It’s 2014 and PaaS is Eating the World

PaaS is eating the World picture Back in 2012, Marc Andreessen famously said “software is eating the world.” In 2014, PaaS is now poised to eat the world of Enterprise IT. While some cloud pundits continue to predict the end of PaaS, or at least it’s disappearance into the miasma that is labelled “infrastructure”, many prominent companies are building real, high-growth, high-margin, highly defensible businesses by leveraging this technology. In just the first month of 2014, OpenShift alone has seen public declarations of adoption from Cisco, FICO, Atos/Worldline, and a number of other real businesses that are delivering real value with PaaS.

PaaS Gains Momentum in 2014

According to Morgan Stanley Analyst, Jennifer Swanson Lowe:

“Morgan Stanley’s CIO Survey results point to PaaS Adoption as being poised for growth in 2014. Survey respondents expect PaaS usage to increase in 2014, with 50% more CIOs expecting to use PaaS solutions by the end of CY14 vs. those using PaaS today.”

As we come to the end of the first month of 2014, a quick google search on PaaS tallies up over 275 news articles, corporate blog posts, announcements and other SEO-enabled content that dissected PaaS as a technology and its place in the Cloud ecosystem. The vast majority of the content is overwhelmingly positive and developer focused. I take this as healthy and positive sign of the growing adoption of PaaS throughout the industry.

Developer Enablement is a Game Changer and a Cultural Shift for IT

PaaS is often perceived as a disruptive force in organizations because it enables developers to change the application life cycle. PaaS changes the nature of the development process from IT’s hardened and industrialized processes, to one of self-service on-demand abstraction that removes the rigidity and enables agility.

By abstracting away the complexity of the application lifecycle, PaaS takes “developer enablement” in the cloud to a whole new level. This change is pushing on the cultural boundaries within IT organizations. It provides the tooling and support to enable developers to accelerate and enhance the development experience – providing a range of capabilities such as standards-compliant APIs, service creation and service management tools – all designed to be used in a self-service model. PaaS enables developers to test, deploy, launch, scale, fail and iterate safely without all the past IT operations overhead. PaaS’s standardization at the API level mitigates risk and brings automation of the application life cycle to a new self-service level previously only attained by massive in-house customized scripting and virutalization efforts which only the very largest of enterprises could afford to build and maintain.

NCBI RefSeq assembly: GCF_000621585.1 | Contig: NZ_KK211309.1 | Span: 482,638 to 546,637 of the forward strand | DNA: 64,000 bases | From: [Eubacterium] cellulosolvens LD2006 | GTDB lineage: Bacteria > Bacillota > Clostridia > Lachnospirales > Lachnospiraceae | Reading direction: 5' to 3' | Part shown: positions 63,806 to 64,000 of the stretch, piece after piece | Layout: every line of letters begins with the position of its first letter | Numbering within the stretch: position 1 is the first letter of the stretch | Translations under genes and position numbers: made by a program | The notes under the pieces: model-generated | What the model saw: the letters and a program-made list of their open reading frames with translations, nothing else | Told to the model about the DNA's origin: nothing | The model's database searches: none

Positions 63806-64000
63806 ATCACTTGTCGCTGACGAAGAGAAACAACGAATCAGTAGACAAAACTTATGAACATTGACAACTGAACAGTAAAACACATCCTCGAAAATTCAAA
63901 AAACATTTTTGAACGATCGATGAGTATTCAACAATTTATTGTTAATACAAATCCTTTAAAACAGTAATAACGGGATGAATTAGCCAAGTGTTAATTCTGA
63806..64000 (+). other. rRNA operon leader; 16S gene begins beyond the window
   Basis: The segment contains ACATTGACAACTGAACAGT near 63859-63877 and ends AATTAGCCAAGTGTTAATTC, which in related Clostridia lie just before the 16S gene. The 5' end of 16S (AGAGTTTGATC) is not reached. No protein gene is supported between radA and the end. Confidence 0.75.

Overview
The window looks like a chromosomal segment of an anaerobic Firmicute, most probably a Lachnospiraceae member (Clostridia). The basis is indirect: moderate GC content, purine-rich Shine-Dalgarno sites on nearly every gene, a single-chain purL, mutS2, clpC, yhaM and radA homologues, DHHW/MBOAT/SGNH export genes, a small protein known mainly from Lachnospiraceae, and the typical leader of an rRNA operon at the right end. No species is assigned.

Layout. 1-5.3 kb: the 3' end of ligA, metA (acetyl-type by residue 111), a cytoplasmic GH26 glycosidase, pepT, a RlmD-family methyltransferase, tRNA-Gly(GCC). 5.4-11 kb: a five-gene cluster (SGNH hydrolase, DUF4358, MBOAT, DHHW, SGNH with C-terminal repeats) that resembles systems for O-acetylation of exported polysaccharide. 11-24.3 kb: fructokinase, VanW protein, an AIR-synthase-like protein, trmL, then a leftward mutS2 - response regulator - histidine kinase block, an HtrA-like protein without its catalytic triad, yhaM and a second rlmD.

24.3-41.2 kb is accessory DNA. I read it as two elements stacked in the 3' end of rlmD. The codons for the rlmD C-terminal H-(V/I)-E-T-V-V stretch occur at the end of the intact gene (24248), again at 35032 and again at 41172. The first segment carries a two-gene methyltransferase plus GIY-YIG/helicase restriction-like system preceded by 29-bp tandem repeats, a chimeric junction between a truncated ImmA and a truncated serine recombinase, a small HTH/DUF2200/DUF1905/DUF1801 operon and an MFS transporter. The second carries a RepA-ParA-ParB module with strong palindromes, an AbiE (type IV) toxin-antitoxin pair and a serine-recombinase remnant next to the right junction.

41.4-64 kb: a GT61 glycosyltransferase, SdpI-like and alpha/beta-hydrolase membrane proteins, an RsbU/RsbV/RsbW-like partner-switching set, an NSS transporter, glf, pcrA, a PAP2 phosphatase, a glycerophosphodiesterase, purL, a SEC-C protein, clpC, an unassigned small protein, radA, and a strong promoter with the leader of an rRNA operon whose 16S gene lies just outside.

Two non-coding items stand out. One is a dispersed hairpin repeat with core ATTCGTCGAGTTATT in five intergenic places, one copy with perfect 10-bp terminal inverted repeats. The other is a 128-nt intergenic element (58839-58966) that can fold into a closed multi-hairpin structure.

The Rise of the Internet

When the Internet reached a critical mass in the early 1990s, it brought about a fast evolution of technology allowing for a rapid global communications and networking and at the same time, re-shaping the way IT organizations delivered services. The rise of the Internet made web application development a huge part of the programming field. It also introduced a whole new level of complexity and choice in the tools that are available for developers and the IT teams charged with deploying and managing the application at scale. New concepts slipped into the programmers domain, and things like caching, load balancers, memory allocation, etc entered into our vocabularies. The ‘art’ of programming moved beyond just writing elegant, efficient code – it became more about the operations considerations which then became part of the programmer’s daily life. Coding got complex and, for some of us, became less fun.

In order to deploy a simple web application to compute stock prices, developers had to deal with configuring the entire WAMP or LAMP stack; deal with things like load balancers, web servers, security, dns configuration and basically become sysadmins themselves.

During this period of change, IT moved out from behind the firewall and into the public domain where both the risks and the stakes were higher. This brought about a change in IT culture. IT began treating internal developers as customers and created testing, QA and deployment processes that helped to mitigate the risks inherent in the New Internet World Order.

But with these new processes came a rigidity and bureaucracy that made the time to production for most applications outrageously lengthy–procuring the servers and access to resources to do testing a new application could take months.

Fast Forward to 2007

The world changes. By June 2007, Amazon claimed that more than 180,000 developers had signed up to use Amazon Web Services.
But more significantly, Heroku launches one of the first Public PaaS offerings. Ruby on Rails developers get a taste of the ease that a little automation of the application deployment and scaling process can be like; and with the swipe of a credit card the IT barriers come tumbling down.

And the era of developer entitlement begins. Over the next 7 years, developers’ expectations of the convenience, self-service, and speed with which PaaS enables them, turns into a sense of “entitlement.” When they return to their enterprises they expect the same levels of service. This is driving enterprise IT teams to bring PaaS on premise.

Developer Culture eats Corporate Strategy for breakfast – and everyone wins.

As the Morgan Stanley survey points out, 50% of CIOs recognize that PaaS is the solution and are planning on deploying PaaS in 2014. As Peter Drucker once said, “Culture eats Strategy for breakfast.” This is the year that PaaS eats the world of Enterprise IT (or at least 50% of it). PaaS is clearly a case of Developer Culture moving Corporate Strategy to a new level of innovation and agility.

Next Steps

OpenShift Origin, Thought Leadership
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